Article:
Tyson Foods Closes Third Plant This Week After Workers Test Positive For Coronavirus

A Tyson Fresh Meats plant in Pasco, Washington is the latest Tyson Foods meat processing facility to close after employees tested positive for COVID-19. It joins the company's largest plant in Waterloo, Iowa and another in Logansport, Indiana in closing despite the company's stated attempts to implement social distancing measures at the facilities.

The plant in Waterloo has been connected to at least 180 COVID-19 cases in the state, according to the Associated Press. A report by the AP, published Wednesday, said the plant was closing temporarily in response to pressure from the community and concern among its employees, many of whom were staying home out of fear of contracting the virus due to difficulties of following social distancing guidelines in the workplace.

"This is the action we have been waiting for in response to the Tyson plant closing," the City of Waterloo said in a tweet Wednesday. "We must do everything we can to make sure testing and support are in place and personal precautions are maintained."

Two states away, Tyson announced it was also temporarily closing its plant in Logansport, Indiana. Newsweek confirmed at least 15 employees at the plant had tested positive for COVID-19, triggering a brief shutdown Monday so the facility could be disinfected.

On the West Coast, word of the company's decision to close its Pasco plant spread Thursday as Tyson officials said they planned to test all employees for the virus. More than 1,400 people work at the Pasco facility, all of whom would be compensated and encouraged to self-isolate until their test results are confirmed, Tyson said in a news release.

Tyson Foods
Tyson's largest meat processing plant in Iowa was planning to close Wednesday as several of its employees tested positive for COVID-19. Two states away, another of its plants was also ordered to close by Cass County officials in Indiana. Ramin Talaie/Corbis via Getty Images

Tyson said on its corporate website it has implemented at least 150 temperature scanners at four of its facilities, including unspecified plants in Iowa and Indiana. The company also said it was providing employees with masks and encouraging social distancing in areas where employees typically work in close quarters through the use of dividers and hands-free door operators.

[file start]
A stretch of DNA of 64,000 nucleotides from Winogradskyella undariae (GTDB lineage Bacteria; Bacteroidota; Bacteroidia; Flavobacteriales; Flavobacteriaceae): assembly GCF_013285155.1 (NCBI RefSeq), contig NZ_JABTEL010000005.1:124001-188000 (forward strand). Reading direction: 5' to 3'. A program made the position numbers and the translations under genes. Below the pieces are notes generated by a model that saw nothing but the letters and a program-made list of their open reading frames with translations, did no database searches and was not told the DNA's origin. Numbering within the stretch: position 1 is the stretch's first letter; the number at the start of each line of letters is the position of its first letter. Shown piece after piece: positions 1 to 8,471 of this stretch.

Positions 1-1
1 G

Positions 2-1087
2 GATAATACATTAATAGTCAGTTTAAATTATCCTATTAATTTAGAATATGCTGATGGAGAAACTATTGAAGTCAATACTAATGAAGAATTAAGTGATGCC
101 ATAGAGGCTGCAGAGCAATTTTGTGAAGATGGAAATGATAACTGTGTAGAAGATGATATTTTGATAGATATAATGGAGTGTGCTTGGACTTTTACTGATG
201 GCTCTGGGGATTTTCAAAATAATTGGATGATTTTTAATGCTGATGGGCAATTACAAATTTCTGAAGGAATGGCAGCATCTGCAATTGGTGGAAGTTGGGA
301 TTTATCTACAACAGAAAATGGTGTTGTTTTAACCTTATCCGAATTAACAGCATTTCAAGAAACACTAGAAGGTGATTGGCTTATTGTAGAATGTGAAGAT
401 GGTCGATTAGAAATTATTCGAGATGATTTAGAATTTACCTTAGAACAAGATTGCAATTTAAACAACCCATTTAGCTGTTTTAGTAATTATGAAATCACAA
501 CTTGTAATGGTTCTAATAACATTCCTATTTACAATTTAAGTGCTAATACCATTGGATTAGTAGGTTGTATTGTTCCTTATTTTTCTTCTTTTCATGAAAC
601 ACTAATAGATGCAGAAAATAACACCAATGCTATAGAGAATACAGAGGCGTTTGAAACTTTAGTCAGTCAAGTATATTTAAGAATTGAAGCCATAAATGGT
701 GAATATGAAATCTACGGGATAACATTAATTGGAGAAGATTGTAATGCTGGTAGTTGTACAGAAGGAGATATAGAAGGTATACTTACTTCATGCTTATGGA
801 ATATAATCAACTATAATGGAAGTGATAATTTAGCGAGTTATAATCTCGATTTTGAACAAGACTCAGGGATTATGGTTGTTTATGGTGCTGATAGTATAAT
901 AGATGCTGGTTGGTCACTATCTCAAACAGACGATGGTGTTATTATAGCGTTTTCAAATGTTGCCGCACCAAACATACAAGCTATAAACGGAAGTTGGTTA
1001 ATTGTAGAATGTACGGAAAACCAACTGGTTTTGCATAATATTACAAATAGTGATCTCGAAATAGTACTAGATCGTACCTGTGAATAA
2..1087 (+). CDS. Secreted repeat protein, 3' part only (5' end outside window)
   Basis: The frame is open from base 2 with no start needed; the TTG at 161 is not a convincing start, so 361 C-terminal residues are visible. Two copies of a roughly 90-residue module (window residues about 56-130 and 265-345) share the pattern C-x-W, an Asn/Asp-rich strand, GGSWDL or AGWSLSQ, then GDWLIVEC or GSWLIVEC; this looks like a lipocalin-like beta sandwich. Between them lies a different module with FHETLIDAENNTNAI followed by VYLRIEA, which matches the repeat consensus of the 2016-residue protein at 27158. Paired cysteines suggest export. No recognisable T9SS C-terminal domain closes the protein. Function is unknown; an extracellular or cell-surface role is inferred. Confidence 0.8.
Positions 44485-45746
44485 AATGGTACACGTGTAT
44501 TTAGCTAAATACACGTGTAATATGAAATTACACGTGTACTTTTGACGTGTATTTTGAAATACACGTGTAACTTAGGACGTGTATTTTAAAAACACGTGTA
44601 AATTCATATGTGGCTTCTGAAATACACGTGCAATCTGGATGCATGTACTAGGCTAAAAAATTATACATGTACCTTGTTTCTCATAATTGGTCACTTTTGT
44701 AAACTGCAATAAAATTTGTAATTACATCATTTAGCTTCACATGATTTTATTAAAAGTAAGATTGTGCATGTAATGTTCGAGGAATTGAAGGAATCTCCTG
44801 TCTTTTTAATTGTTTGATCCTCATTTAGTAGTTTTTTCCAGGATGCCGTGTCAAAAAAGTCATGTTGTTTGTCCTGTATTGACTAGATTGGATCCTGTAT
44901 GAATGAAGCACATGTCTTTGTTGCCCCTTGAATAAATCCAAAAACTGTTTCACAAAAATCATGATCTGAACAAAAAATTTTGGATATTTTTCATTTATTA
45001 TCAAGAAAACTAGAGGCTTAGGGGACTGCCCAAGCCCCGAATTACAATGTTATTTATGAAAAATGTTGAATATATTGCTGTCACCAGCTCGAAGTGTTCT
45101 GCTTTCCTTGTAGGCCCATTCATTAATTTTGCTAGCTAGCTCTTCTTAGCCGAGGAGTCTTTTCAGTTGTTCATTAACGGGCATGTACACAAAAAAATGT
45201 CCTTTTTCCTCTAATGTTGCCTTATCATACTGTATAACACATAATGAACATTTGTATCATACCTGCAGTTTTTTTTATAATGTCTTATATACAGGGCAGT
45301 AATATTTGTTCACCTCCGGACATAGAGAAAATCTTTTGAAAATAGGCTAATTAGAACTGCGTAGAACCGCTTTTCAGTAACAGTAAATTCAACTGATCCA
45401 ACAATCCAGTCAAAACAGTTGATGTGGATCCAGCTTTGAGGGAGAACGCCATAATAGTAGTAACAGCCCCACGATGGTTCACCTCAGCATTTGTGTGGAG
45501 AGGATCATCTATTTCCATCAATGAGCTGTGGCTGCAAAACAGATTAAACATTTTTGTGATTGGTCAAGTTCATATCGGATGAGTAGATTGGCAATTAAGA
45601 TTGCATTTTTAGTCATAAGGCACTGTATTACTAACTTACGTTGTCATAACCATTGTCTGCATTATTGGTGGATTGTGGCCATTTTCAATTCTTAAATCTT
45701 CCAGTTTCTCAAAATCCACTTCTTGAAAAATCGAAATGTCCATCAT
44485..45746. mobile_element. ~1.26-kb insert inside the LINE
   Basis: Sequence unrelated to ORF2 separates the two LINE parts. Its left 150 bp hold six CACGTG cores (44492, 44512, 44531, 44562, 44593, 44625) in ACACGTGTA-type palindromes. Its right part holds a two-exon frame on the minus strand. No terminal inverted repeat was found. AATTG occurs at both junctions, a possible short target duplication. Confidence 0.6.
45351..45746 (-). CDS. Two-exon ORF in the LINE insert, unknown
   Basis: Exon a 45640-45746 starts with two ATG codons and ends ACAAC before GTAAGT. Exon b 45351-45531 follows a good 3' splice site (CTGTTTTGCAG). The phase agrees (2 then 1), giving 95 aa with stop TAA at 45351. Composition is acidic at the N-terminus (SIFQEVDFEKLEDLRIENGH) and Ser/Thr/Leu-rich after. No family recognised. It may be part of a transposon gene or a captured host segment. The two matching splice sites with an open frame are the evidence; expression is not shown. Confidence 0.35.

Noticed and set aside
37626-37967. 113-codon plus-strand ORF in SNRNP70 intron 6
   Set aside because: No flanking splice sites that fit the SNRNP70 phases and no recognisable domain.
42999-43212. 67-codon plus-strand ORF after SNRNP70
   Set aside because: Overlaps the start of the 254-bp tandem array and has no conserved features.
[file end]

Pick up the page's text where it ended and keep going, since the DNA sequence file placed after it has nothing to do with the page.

Information Tyson shared with Newsweek said testing would be available to its more than 2,200 Logansport employees starting Thursday. The company said the plant has been decreasing its daily operations throughout the week and would close by Saturday.

Tyson said in a news release its decision to close the Logansport plant was made in collaboration with the Cass County Health Department. In a nod to the economic impact of the plant's temporary closure, County Health Officer Dr. Dori Ditty said the company was working with the health department to begin employee testing. "We want to get the facility back up and running as safely and quickly as possible, which is why we've both decided to close the facility in order to test all employees," Ditty said in the news release.

The Cass County Health Department did not respond to Newsweek's request for comment in time for publication.

News of the Tyson Foods plant closures came less than two weeks after the Smithfield meat processing plant in Sioux Falls, South Dakota, said it would temporarily close. At that time, Smithfield was identified as one of the biggest coronavirus hot spots in the United States with more than 700 cases tied to the plant.

The close quarters in which facility workers operate paired with their roles as essential workers contributing to the country's food supply has drawn concern from consumers across the country. Though the U.S. Department of Agriculture has said worrying over the food supply is unnecessary, the rising number of plants impacted as the virus spreads continues to fuel concern.

Tyson said in a news release Thursday its plant in Pasco alone is capable of producing the meat needed to feed four million people every day.